A mason working on a Kansas university building has found an 88-year-old handwritten note that gives a glimpse into the lives of laborers in 1928.
The Manhattan Mercury reports that the mason found the note in a tobacco can he encountered in December while restoring and replacing stones at Kansas State University’s East Memorial Stadium in Manhattan, nearly 60 miles west of Topeka.
A Facebook post from the Kansas State Historical Preservation Office says the five authors dated the note Feb. 2, 1928, and wrote that they hope the letter is found someday in the future, perhaps after they’ve died. The letter is signed with the names C.K. Bell, Geo H. Bell, W. Sowell, Jim Kelley and Ray Disney.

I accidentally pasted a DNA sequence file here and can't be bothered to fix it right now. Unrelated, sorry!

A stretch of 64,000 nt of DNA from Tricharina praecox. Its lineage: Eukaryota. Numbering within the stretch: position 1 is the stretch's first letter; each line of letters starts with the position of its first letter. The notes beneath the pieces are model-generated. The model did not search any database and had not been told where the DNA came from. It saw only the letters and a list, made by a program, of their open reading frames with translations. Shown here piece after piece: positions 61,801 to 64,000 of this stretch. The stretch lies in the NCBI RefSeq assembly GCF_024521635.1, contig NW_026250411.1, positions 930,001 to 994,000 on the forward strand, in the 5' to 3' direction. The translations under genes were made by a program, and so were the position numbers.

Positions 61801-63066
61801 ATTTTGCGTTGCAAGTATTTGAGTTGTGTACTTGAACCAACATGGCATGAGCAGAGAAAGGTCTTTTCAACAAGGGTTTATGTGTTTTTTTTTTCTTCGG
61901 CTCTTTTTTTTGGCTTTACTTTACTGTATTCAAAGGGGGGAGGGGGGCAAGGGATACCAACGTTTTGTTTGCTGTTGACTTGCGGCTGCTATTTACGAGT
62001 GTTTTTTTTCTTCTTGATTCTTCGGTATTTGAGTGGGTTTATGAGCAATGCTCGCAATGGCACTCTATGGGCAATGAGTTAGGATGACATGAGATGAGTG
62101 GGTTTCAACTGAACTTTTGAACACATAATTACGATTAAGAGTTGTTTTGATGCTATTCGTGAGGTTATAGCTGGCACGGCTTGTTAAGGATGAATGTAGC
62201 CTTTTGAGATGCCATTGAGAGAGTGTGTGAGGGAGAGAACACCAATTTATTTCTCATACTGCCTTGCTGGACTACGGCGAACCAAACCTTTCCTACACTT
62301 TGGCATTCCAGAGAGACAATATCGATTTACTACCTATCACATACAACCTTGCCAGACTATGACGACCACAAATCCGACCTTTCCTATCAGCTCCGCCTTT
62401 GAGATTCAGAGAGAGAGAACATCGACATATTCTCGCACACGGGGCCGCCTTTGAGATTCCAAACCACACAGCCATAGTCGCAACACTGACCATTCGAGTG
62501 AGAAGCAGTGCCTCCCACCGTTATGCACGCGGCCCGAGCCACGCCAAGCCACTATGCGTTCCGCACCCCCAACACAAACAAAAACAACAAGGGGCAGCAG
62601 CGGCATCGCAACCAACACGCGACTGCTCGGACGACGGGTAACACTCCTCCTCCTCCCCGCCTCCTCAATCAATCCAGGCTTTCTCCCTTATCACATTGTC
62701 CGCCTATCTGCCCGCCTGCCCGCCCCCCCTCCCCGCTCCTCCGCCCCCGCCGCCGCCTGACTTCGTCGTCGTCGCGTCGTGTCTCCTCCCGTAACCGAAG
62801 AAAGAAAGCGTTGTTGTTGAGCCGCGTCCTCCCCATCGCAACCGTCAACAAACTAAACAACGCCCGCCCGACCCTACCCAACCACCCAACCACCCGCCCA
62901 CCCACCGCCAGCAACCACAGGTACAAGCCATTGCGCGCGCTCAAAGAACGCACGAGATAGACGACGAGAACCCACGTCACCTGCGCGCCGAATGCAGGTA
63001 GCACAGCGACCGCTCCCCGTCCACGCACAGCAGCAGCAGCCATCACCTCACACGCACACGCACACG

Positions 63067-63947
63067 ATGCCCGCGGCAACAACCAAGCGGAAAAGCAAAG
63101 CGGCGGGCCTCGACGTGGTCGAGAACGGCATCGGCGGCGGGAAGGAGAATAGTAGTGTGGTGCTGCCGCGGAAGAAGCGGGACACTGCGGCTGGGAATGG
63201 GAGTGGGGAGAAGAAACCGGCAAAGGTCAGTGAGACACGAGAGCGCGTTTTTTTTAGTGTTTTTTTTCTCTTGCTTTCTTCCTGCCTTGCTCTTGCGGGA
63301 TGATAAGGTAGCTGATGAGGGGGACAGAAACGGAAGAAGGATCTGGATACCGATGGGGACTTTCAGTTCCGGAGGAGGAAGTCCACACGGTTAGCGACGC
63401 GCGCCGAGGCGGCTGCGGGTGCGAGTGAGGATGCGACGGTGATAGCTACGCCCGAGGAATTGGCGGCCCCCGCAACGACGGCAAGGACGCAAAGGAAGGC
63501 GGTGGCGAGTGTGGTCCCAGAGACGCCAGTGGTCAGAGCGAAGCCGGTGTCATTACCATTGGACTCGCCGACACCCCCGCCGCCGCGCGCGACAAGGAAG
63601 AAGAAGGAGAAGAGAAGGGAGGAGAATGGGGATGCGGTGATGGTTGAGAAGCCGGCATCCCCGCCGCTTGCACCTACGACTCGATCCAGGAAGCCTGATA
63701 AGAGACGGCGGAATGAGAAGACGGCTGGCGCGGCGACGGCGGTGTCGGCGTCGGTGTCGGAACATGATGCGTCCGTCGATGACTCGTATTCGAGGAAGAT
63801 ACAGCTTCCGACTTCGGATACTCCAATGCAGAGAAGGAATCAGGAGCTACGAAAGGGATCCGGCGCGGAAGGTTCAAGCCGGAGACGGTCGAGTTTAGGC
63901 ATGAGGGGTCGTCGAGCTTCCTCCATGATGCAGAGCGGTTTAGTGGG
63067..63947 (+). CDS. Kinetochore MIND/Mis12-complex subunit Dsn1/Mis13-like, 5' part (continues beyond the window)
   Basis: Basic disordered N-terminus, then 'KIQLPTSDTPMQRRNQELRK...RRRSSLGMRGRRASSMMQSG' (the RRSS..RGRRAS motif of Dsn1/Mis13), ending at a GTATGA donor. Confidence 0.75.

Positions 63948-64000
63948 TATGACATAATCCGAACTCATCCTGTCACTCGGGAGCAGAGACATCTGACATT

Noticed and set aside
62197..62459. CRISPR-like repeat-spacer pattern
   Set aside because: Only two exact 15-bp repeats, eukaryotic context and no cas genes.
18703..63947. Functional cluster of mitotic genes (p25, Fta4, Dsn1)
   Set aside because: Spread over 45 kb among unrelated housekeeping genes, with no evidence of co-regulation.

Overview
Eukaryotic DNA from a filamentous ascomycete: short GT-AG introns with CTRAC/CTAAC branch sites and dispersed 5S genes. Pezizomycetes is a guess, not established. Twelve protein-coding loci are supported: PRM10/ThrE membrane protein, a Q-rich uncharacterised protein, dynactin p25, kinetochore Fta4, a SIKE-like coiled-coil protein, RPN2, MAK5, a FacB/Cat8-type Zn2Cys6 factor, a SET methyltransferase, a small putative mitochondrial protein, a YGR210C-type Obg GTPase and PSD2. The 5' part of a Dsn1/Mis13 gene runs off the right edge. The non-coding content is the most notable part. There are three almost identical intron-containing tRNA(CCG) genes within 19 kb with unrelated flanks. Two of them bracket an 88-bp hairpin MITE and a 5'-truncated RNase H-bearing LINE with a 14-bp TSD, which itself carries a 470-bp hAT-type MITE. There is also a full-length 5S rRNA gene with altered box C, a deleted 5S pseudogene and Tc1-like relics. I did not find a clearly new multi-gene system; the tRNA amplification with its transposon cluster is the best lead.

The nearly 100-word message explains that masons made $10 per day and that laborers made $3.20 per day. It also expresses hope that “things will be better” for the working man in the future.
University archivist Cliff Hight says the document will be sent to a conservator for cleaning and protective covering. Hight says there aren’t plans to display the document currently, but that it could potentially be displayed in the stadium’s Welcome Center when the project is completed.
“(There’s) a possibility it will be either exhibited as the original item or it will be digitized and we can put a copy out so the light doesn’t cause the letters to fade worse,” Hight said.
Kansas State project manager Jeremy Sharp says that the stadium was built in 1922, and the eastern wall was constructed in 1928.
The Associated Press contributed to this article.